I hate crystal meth.
I don't hate crystal meth for all the reasons I'm supposed to hate it, however. I don't hate it because it's ravaging the populations of the heartlands, or because it rots the teeth of longtime users, or because stupid, jittery people poison themselves or blow themselves up while trying to manufacture it, or because it's anti-drug hysteria's new black.
I think people should be able to put whatever they want into their own bodies, be it a nice filet served medium rare or a bullet, with the caveat that they take responsibility for whatever they do while it's in there. If somebody is dumb or weak enough to take a drug that everybody knows destroys lives and continues to take it until it does so, well, whose fucking fault is that? As Bill Maher famously said, if alcoholism's a disease, then we've all got it -- who doesn't want to be smashed every day by noon? I smoke and I drink, but you won't find my name in a class action lawsuit if I end up with lung cancer or cirrhosis, because I'm not someone who can rationalize away his own culpability -- which might be why I smoke and drink in the first place.
(And as far as drug addiction leading to crime goes, I won't even get into it, because folks who have never experienced drug culture firsthand simply refuse to believe the truth: that, given the millions of Americans who habitually-to-chronically use recreational drugs, the percentage per capita who commit a crime to get them is less than the percentage of straights who commit a crime for money, or of dunderheads who commit one for no reason at all.)
So no, I don't hate meth because it's eroding our society's moral fabric the same way it erodes a user's dentition.
I hate it because of the Methamphetamine Precursor Control Act.
Meth is cobbled together -- "cooked" -- from various readily available ingredients, the most important of which used to be the stimulant/appetite suppressant/decongestant ephedrine, until health dangers saw it yanked from drugstore shelves. It was replaced by the ostensibly less speedy 'n' dangerous pseudoephedrine; naturally, it took about 10 minutes for enterprising crankheads to figure out how to make meth out of that.
Well, a few years back, when the meth panic first reached a fever pitch (years after the drug had become an entrenched mainstay among, ironically enough, both lower-class suburban meatheads and affluent, hard-partying gay men), somebody suggested banning the sale of over-the-counter allergy medications and decongestants containing pseudoephedrine. This concept was actually entertained by some state legislatures -- apparently, anti-drug experts didn't know that meth has widely been made from other stimulating and/or poisonous household ingredients, such as bug spray -- before various, slightly less hysterical alternative measures began being signed into law all over the country last year.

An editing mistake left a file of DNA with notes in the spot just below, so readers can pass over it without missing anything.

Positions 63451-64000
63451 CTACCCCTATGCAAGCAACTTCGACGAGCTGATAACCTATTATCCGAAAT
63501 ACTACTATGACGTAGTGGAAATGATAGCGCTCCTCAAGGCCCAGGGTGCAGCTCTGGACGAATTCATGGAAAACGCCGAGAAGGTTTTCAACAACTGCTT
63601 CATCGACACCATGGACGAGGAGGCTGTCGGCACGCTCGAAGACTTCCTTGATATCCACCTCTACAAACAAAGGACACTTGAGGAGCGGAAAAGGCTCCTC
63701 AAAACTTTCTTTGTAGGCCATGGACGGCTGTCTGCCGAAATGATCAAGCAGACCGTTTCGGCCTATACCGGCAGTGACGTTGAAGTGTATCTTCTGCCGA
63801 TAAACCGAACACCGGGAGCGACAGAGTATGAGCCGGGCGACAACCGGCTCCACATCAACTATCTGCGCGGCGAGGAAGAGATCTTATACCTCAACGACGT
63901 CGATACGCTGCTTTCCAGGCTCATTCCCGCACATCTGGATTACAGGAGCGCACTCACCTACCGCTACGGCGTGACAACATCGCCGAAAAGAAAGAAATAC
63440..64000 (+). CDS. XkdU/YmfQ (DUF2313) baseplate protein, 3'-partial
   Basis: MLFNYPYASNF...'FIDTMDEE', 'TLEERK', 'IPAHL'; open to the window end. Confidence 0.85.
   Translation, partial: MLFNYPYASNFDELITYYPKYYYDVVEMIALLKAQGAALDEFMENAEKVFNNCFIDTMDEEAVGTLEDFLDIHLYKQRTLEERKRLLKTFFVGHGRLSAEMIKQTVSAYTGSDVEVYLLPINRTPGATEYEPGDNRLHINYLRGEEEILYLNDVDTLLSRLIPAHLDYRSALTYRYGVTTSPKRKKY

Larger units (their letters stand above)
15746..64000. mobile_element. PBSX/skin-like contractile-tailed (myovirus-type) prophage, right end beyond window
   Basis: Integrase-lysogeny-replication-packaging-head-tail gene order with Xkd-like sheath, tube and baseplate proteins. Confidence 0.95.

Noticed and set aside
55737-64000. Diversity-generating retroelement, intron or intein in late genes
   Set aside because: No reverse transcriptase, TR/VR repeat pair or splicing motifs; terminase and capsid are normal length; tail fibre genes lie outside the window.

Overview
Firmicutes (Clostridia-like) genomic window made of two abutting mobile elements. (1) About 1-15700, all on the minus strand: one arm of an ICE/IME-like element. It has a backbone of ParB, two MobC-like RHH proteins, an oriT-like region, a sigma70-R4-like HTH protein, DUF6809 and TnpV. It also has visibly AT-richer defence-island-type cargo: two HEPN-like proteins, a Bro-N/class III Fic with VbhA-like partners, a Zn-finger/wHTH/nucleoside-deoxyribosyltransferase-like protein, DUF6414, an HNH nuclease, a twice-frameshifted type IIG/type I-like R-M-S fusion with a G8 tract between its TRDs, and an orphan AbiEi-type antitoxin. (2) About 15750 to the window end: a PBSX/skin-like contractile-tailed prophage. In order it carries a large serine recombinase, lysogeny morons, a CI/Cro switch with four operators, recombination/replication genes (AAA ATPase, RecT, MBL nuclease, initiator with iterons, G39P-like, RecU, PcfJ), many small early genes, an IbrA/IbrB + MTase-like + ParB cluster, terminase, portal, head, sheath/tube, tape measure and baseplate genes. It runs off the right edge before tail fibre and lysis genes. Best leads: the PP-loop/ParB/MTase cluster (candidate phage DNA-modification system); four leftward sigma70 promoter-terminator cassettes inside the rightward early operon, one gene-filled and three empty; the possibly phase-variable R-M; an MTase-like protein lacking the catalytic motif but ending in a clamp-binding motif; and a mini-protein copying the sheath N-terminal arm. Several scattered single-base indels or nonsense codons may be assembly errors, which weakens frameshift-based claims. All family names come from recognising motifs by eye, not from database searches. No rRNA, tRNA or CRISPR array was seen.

Here in Florida, a measure recently went into effect wherein all over-the-counter tablets containing pseudoephedrine must literally be sold over the counter. You can't buy 'em off the shelf any more, but instead must present identification and sign a sales logbook at a pharmacy or sales counter in order to purchase such items as Sudafed, Claritin-D and their generic store-brand counterparts. And you can't buy more than 10 tablets at a time.
I'm allergic to almost everything. Cats, grass, pollen, cedar, you name it. In order to not be miserable and not spread that misery to everyone with whom I come into contact, I have to take allergy medication every day, particularly in the spring and fall. Claritin-D is about the only over-the-counter med I've found that actually works for any period of time; I particularly like it because the "D" is for "decongestant," and I like to be able to breathe as well as not sneeze and rub my eyes crimson and generally resemble a slobbery dog with a cold who's just peeled an onion.
Now I have to go to a Wal-Mart or CVS or whatever every 10 days, as opposed to buying a bottle of 50 or 100 tablets at one time and at a reduced price. I have to wait in line to explain to a pharmacy worker or checkout clerk that I'd like their generic version of Claritin-D; the checkout clerks generally have to bring four or five different boxes over, one at a time, before they hit upon what I'm talking about. Then, I have to take my drivers license out of my wallet, hand it over and watch them take down all my information in the logbook -- the logbook I must sign and that undoubtedly goes to some FDA or DEA office where all the names, including mine, are entered into some Anti-Methamphetamine Crackdown Watch List.
So am I saying that I hate crystal meth, a drug that's caused and is still causing untold damage to American families, courts, properties and individuals, because every 10 days I am inconvenienced to the tune of about 10 minutes?
Yes, I am.
I choose not to do meth, much less make it. I'm not a fucking criminal. I'm a guy with allergies, and I'd rather not have to write my name down on a piece of paper whose only purpose for existence is to attempt to catch people who will never, ever write their names down on it.
And that's the real point: It isn't going to work.
Which makes having to do it all the more infuriating.
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